In 2009, Danish football goalkeeper, Kim Christensen, was caught on camera literally moving the goalposts in order to gain advantage over the opposing team. The referee had discovered the moving of the goalposts 20 minutes into the game; but Christensen escaped unpunished, unhurt causing bewilderment across the world of football.
Indeed, Akhilesh Singh Yadav, Chief Minister of Uttar Pradesh, is as lucky as Christensen. He has changed the goalposts in broad daylight in the case of eviction of VVIPs from government bungalows; but nobody – not even the Supreme Court of India – has reprimanded him so far. Life goes on merrily in Lucknow as usual in the meantime.
Union Home Minister Rajnath Singh, SP supremo Mulayam Singh Yadav, BSP chief Mayawati, Rajasthan Governor Kalyan Singh and some others including ND Tiwari and Ram Naresh Yadav, who had led the state as chief ministers at one point of time or the other, retain their bungalows spread across acres of grandeur at public expense in the state capital. They have nothing to worry about. After all, friend Akhilesh Yadav is there to lend a helping hand even in the face of an adverse Supreme Court judgment.
Politics does make strange bedfellows. Don’t be fooled by what they rant and rave about in the run-up to elections. In peacetime, post elections, they stick together and look after one another’s interests very well. It’s a different thing altogether if the poor and the needy suffer in the process.
Times have changed. Nowadays, might is right in this land of Gandhi, who was known as a half-naked fakir, Ram Manohar Lohia, who always fought against the high and the mighty on the issue of the poor-man’s per capita income, and Lal Bahadur Shastri, who had caught the nation’s imagination by his simplicity and righteousness.
It’s perhaps time the present-day powers that be took a trip down the memory lane to draw inspiration from the simple, undemanding lifestyles of some of the great chief ministers of Uttar Pradesh – Pandit Govind Ballabh Pant, Sucheta Kripalani, Dr Sampoornanand and even Choudhary Charan Singh. None of these stalwarts retained any state bungalows after the expiry of their terms. And none of them owned any private property in Lucknow either.
Remember? Earlier this month, the apex court had ordered eviction of former chief ministers from government bungalows “within two months”. The court had also made it clear that the illegal occupants paid all the due rent.
But far from getting the Supreme Court’s order implemented, the UP chief minister hurriedly held a cabinet meeting and decided to amend the relevant Act to circumvent the judicial directive. It was done very cleverly. Once the proposed amendment to the existing Act is passed by the state legislature and signed by the governor, there wouldn’t be any legal loophole left for the apex court to interfere. And as for the media and the masses, who cares?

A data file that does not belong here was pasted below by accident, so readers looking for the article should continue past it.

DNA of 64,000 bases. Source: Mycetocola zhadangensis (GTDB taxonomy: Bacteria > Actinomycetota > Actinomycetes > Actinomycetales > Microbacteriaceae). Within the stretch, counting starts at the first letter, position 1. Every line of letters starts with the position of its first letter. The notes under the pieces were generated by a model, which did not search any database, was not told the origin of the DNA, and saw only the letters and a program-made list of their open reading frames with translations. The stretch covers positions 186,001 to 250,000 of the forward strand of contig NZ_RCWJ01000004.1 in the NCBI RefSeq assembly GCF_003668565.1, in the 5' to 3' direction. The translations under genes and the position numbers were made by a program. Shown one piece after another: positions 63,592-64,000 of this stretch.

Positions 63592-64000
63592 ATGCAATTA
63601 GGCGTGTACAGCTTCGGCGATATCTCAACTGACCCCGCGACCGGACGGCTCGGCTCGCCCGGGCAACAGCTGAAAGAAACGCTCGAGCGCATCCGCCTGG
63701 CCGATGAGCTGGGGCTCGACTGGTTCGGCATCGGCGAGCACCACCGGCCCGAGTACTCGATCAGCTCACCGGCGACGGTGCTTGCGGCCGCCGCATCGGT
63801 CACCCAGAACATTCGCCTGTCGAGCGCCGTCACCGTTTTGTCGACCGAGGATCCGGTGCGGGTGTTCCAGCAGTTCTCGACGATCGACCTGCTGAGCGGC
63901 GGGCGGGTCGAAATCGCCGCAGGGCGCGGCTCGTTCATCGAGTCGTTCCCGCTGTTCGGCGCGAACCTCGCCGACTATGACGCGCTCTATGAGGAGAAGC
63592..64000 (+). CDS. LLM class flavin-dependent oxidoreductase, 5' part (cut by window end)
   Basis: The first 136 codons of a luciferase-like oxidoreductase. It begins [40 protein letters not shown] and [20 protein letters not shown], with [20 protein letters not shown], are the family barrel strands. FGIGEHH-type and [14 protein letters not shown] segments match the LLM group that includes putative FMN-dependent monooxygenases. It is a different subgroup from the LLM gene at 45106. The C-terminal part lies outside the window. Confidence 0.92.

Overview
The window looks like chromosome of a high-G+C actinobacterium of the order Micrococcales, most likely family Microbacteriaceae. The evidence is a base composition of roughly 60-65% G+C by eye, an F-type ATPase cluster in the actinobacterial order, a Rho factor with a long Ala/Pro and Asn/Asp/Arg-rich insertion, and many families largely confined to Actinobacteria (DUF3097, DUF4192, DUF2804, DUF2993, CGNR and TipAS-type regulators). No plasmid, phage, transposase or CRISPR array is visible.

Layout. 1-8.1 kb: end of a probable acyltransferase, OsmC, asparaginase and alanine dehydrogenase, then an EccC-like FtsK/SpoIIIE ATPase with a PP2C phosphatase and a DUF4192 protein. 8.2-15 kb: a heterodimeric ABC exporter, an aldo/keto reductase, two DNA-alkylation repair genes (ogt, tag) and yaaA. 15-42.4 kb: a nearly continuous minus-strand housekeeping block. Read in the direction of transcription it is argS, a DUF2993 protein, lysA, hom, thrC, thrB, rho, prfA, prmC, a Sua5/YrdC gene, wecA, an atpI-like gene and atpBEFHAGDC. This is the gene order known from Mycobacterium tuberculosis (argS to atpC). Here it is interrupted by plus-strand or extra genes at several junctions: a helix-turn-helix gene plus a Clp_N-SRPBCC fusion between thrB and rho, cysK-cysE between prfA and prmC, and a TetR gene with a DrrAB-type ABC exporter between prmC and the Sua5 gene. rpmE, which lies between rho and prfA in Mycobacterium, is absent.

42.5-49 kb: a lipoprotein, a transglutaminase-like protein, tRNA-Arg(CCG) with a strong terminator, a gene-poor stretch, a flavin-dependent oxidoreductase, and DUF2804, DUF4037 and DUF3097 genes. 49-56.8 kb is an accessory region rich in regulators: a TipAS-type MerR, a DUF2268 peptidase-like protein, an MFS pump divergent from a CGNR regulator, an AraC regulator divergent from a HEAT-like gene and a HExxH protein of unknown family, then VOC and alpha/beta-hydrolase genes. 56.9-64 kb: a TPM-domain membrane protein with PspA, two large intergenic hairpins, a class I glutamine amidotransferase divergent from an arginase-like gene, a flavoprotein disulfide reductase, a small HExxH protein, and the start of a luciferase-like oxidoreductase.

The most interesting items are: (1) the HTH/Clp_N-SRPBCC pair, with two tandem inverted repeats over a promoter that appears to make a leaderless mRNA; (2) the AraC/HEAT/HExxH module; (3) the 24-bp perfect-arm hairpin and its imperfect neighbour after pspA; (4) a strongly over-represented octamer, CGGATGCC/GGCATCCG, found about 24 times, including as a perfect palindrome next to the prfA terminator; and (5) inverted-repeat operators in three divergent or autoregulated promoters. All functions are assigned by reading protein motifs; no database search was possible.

Indeed, the goalposts are sought to be moved in the middle of the game — brazenly under the cover of legislative sanction. Retaining illegal occupation of government bungalows isn’t a new phenomenon in this country. In 2006, the Supreme Court had launched a drive against such squatters by asking the Centre tough questions regarding this culture of illegal occupation of prime state properties not just in Lutyen’s Delhi but across the states as well.
In this case, amicus curiae Ranjit Kumar had informed the court that Jammu and Kashmir topped the list of illegal occupants (605) followed by UP (594), Bengal (361), Orissa (269), Bihar (224) and MP (100). But things hardly improved thereafter. Men in power have mastered the art of circumventing scrutiny over the years rather well.
In 2010 again, a lot of hue and cry was raised when it was noticed that VIP squatters in New Delhi included big names such as Jagdish Tytler, Renuka Choudhary, Ram Vilas Paswan, Saleem Shervani, Ram Jethmalani and Ashwini Kumar.
Once again in 2014, the issue was discussed in detail when the nation came to know that those who had been occupying huge bungalows in the national Capital included A Raja, Mukul Roy, SM Krishna, PK Bansal and PC Joshi. These names apart, Lalu Prasad Yadav and Buta Singh were found to be enjoying ‘extended stay’ in the bungalows, thanks to the special concessions given to them by the then UPA government in contravention of a Supreme Court judgement.
Wait for a minute please. With elections round the corner in UP, we are about to witness fiery campaign trails and heated allegations and counter allegations. Chances are that nobody will give even a casual glance to the squatters and their imposing lifestyles any more.
All will be lost in sizzling politics.